Still Helping Our Troops

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Dorothy Gatta was only 16 years old when she began to assert herself as an independent, self-assured woman. It was at this tender age that she left home and moved to New York to dance for the Rocket’s at the Roxy Theater. After living at the local YMCA for a year, she returned home to finish her education, but she was back in New York dancing at Radio City Music Hall soon after graduating.

A now accomplished dancer, Mrs. Gatta looked for new challenges. She joined the Women’s Reserve of the United States Marine Corps when she was 21 and attained the rank of Second Lieutenant and later also achieved the rank of First Lieutenant. Although she was not permitted to fly in combat, she did fly Corseair and P38 planes from the factory to Marine and Naval bases.

During one of her first visits to the officer’s club, Mrs. Gatta received the nickname that has stuck with her-“Big Mama.” One of the officers noticed 6-foot Dorothy strutting through the door and said, “Oh brother, look at this Big Mama coming in.” Mrs. Gatta still answers to “Big Mama” today.

Dorothy met her husband, Michael, while they were both serving in the Marines. The couple moved to California and raised their two children there. After completing her military service, Mrs. Gatta returned to school to become a dietician, a position she held for 15 years.

At the age of 47, she had a stroke and was in a coma for three months. While recovering, she moved to Culpepper Gardens in Arlington, VA, an Independent and Assisted Living community founded by her daughter, where she lived for 10 years.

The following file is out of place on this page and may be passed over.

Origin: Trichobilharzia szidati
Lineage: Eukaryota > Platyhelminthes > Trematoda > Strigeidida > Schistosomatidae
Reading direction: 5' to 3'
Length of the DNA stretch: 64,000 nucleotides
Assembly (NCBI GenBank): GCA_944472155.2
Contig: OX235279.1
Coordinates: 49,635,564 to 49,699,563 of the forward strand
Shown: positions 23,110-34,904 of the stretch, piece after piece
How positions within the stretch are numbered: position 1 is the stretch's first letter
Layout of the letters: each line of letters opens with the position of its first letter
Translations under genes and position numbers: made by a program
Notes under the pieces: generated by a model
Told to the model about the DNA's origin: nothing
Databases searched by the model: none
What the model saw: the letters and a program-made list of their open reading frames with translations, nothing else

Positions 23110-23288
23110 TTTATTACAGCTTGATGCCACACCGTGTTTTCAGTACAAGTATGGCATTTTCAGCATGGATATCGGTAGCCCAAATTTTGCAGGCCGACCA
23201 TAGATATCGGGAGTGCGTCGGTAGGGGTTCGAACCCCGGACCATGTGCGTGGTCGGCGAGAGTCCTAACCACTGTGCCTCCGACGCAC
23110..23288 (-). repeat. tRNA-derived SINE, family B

When she was 80, Mrs. Gatta was admitted to the hospital after a fall at home. In order to recover fully from her fall, Mrs. Gatta moved to Sleepy Hollow Manor Health and Rehabilitation Center in Annandale, VA.

According to her Physical Therapist, N. Freer, Mrs. Gatta has made an impressive recovery, “Prior to starting rehab, Ms. Gatta required a mechanical lift to get in and out of bed, had poor balance, and was unable to walk. After her course or therapy, she is now able to walk with a quad cane and get herself in and out of bed. She walks around her room with the cane without assistance and uses her scooter for mobility around the facility.”

While overcoming the challenges of rehabilitation, 82-year-old Mrs. Gatta never lost her indomitable spirit. In addition to serving coffee to her fellow residents in their rooms, she has also organized a group of 10 to 15 other residents who all work with her to make non-reflective Rosary beads for our service men and women in the Middle East.

The group has made over 2,500 Rosaries for our troops. Following a remarkable recovery, “Big Mama” is thrilled to be able to continue to help her fellow service men and women and to brighten the lives of her fellow residents with her cheerful and positive attitude.

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